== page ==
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Solidarity on the Line: UAW Strike Gains Momentum in Pursuit of Fair Wages and Conditions


The United Auto Workers (UAW) strike is gaining momentum.  The union is flexing its organizing muscles in a fight for better working conditions, wages and benefits across the automotive industry.  Three weeks into UAW’s historic work stoppage, the resolve of striking workers and the complex dynamics of this labor movement are coming to light.

Photo by Wesley F.

The UAW strike began after the union’s contract with General Motors, Stellantis and Ford expired at midnight on September 14. Initially, 13,000 workers at three assembly plants walked out, sending a clear signal of their dissatisfaction. The union leaders warned of more extensive strikes if significant progress in contract negotiations was not achieved.

As negotiations continued, both sides reported no major breakthroughs. On Friday, September 22, the UAW decided to escalate the strike, announcing a walkout at 38 additional General Motors and Stellantis parts distribution centers, drawing another 5,600 workers into the fold. Currently, around 13% of the UAW’s 146,000 members are on the picket lines.

The UAW is seeking substantial raises, better benefits, an end to wage disparities among factory jobs, a shorter workweek with full pay and a return to traditional defined-benefit pensions for new hires. They also want to reinstate cost-of-living pay raises and represent workers at 10 electric vehicle battery factories, ensuring they receive top UAW wages.

Years of concessions (2008-2010 Automotive Industry Crisis) and the disparity in compensation between long-term workers and those hired after 2007 are driving these demands. Despite record profits and substantial CEO compensation packages and bonuses worth over $407 million collectively, the union argues that automakers can afford to fairly reward their employees and are asking for what they were promised when they accepted years of concessions, fair compensation and job security for all workers.

The rectification of concessions made during the Automotive Industry Crisis has resulted in a substantial 19% real wage decrease for its members since 2008. The union is unwavering in its resolve to eliminate the tiered wage system, which pays newer employees significantly less for the same work as their more experienced counterparts. Furthermore, the UAW is advocating for the reinstatement of traditional defined-benefit pensions and company-paid health benefits for retirees, alongside the right to strike to prevent plant closures.

These demands also encompass increased paid time off, the conversion of temporary positions into permanent ones and the implementation of a 32-hour work week without any reduction in pay. While these demands predominantly address immediate compensation and benefits, they underscore the UAW’s commitment to ensuring that autoworkers have secure and prosperous employment opportunities, particularly as the automotive industry undergoes a significant shift towards electric vehicles.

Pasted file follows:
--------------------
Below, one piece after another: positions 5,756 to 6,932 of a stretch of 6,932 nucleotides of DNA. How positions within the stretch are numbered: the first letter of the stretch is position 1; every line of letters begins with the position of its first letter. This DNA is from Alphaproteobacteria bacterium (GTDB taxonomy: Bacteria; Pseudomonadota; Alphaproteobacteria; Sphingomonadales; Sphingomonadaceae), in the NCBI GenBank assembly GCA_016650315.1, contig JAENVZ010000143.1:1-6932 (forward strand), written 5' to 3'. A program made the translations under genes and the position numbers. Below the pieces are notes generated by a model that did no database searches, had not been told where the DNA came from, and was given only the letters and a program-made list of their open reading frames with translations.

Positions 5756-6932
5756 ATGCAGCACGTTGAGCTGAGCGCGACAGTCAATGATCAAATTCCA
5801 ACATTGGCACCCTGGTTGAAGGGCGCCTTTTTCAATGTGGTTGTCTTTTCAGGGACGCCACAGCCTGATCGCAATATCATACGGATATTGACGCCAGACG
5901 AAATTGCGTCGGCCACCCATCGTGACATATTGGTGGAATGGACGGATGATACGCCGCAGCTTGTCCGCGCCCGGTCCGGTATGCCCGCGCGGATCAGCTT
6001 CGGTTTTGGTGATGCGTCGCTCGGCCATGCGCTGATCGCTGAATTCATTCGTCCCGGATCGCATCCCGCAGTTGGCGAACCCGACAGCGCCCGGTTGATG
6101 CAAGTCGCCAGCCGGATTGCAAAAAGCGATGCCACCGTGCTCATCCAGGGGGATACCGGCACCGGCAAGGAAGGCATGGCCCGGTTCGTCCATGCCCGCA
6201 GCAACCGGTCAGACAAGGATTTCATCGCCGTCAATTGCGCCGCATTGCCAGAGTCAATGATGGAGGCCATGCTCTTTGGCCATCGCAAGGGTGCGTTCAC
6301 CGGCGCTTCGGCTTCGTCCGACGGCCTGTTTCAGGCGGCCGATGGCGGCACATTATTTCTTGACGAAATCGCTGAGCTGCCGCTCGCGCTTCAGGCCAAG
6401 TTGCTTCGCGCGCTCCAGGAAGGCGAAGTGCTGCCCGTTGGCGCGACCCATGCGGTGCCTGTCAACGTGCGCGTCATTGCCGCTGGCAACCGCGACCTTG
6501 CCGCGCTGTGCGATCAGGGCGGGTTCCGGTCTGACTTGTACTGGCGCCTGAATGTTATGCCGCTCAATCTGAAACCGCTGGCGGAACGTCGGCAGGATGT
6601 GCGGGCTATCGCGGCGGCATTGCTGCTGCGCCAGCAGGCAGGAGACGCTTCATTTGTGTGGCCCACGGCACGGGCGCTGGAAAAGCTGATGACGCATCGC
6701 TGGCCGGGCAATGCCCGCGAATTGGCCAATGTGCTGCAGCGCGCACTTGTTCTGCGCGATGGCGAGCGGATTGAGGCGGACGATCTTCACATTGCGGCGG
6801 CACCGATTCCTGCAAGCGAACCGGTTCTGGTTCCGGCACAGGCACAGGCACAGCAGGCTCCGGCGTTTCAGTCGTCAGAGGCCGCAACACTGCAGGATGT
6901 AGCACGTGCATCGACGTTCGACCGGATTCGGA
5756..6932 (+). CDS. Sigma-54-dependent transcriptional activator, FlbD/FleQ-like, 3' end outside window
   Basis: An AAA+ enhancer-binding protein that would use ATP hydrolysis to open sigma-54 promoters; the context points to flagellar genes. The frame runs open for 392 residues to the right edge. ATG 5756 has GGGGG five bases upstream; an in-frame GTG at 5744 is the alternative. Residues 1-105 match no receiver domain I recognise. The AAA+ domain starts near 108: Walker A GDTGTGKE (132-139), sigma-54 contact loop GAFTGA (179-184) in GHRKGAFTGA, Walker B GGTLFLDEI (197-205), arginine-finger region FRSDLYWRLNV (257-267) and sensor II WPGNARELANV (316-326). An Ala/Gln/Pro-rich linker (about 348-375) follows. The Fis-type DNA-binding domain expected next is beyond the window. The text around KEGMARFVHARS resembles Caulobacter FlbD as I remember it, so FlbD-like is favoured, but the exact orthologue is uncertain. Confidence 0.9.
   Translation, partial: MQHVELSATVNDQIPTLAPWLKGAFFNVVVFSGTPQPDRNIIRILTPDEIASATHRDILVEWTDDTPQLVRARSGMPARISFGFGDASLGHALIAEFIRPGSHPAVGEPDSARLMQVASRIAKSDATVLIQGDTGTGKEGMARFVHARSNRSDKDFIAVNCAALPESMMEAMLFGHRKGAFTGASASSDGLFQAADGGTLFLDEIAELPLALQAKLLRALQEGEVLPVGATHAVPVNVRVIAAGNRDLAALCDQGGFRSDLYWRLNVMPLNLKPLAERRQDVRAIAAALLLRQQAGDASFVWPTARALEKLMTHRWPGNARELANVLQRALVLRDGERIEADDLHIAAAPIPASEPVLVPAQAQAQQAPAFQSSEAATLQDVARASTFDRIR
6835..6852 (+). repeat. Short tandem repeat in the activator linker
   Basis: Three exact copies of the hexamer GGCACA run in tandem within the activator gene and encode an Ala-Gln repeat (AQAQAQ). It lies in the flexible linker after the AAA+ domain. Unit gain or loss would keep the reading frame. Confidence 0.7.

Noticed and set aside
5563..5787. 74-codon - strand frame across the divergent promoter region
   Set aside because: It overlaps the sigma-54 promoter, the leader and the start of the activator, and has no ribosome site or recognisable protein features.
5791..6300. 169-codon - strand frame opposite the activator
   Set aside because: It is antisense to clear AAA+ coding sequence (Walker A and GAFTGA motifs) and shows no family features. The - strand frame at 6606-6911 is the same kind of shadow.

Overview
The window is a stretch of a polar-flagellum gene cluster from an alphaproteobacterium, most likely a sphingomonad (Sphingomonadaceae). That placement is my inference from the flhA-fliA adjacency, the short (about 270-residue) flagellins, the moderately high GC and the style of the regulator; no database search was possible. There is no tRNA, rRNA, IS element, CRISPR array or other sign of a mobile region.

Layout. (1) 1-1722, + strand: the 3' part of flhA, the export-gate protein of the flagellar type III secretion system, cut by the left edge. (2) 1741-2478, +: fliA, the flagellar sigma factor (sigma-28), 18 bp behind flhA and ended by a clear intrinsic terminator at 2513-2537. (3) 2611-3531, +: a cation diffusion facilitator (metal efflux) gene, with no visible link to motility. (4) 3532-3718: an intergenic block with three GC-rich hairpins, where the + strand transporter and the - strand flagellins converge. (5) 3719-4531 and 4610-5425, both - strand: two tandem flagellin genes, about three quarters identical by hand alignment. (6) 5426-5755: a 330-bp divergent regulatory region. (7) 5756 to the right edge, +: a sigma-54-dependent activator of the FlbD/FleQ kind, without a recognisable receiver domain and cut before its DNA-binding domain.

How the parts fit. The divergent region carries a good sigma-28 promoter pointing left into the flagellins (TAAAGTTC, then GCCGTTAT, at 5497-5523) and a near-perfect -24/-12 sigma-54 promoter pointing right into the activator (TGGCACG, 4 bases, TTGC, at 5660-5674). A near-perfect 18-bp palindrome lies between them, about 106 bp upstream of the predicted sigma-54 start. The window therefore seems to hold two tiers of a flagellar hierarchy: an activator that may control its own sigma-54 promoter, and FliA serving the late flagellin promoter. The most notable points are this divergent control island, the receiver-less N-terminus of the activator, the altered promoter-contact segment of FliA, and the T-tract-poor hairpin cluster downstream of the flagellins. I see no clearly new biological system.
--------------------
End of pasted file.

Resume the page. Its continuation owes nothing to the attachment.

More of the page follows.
“I can’t even afford to buy the cars we make,” 27-year veteran plant worker Kevin Presley said, “(From) 2009 to 2015 we didn’t get raises as part of the concessions and here we are today, almost ten years later, fighting to take our loss back.”

However, negotiations have hit roadblocks in other areas. The companies have rejected proposals for cost-of-living increases, profit sharing and job security. They contend that a lavish UAW contract would lead to higher vehicle prices, potentially undermining their competitiveness against foreign automakers in the U.S. market.

The strike could have far-reaching economic consequences. The auto industry accounts for approximately 3% of the U.S. GDP, with Detroit automakers representing a significant share of the domestic car market. The longer the strike persists, the more economic damage it could cause, particularly in the Midwest where most auto plants are concentrated.

In the political arena, President Joe Biden visited the UAW strike this past Tuesday, Sept 26th, historically being the first modern president to visit a union picket line and pledging his support for unions.  On the other hand, former President Donald Trump is trying to capitalize on the strike. Trump’s choice to visit a non-union auto parts store in Michigan raises questions about his support for unions and workers.

It remains uncertain which side holds the upper hand. Both the companies and the UAW have resources to withstand a prolonged strike. The UAW’s targeted strikes are a strategic move to stretch their strike fund, especially if the standoff continues into the winter, but labor movements across various industries have recently achieved significant victories.

“It’s not just one union’s struggle: it’s the entire working class. One fight against corporate greed, and the only way to fight back against that is solidarity with all workers.”- Jess Lester

Jess Lester, a UPS teamster from local 728, stood shoulder-to-shoulder with the striking UAW workers, embodying the essence of solidarity. Jess’s unwavering support and belief in the collective strength of workers underscored the significance of unity in the ongoing battle for fair working conditions and compensation. Her presence served as a powerful reminder that in the face of adversity, the bonds of solidarity among workers can be the most potent force for change.

*UAW President Shawn Fain announced that the union will expand its strike again against General Motors and Ford at GM’s Lansing Delta Township Assembly and Ford’s Chicago Assembly.   An additional 7,000 UAW members at these two plants will join the strike at Noon Eastern Time, September 29. This brings the total number of Big Three strikers to 25,000 members at 43 facilities in 21 states.

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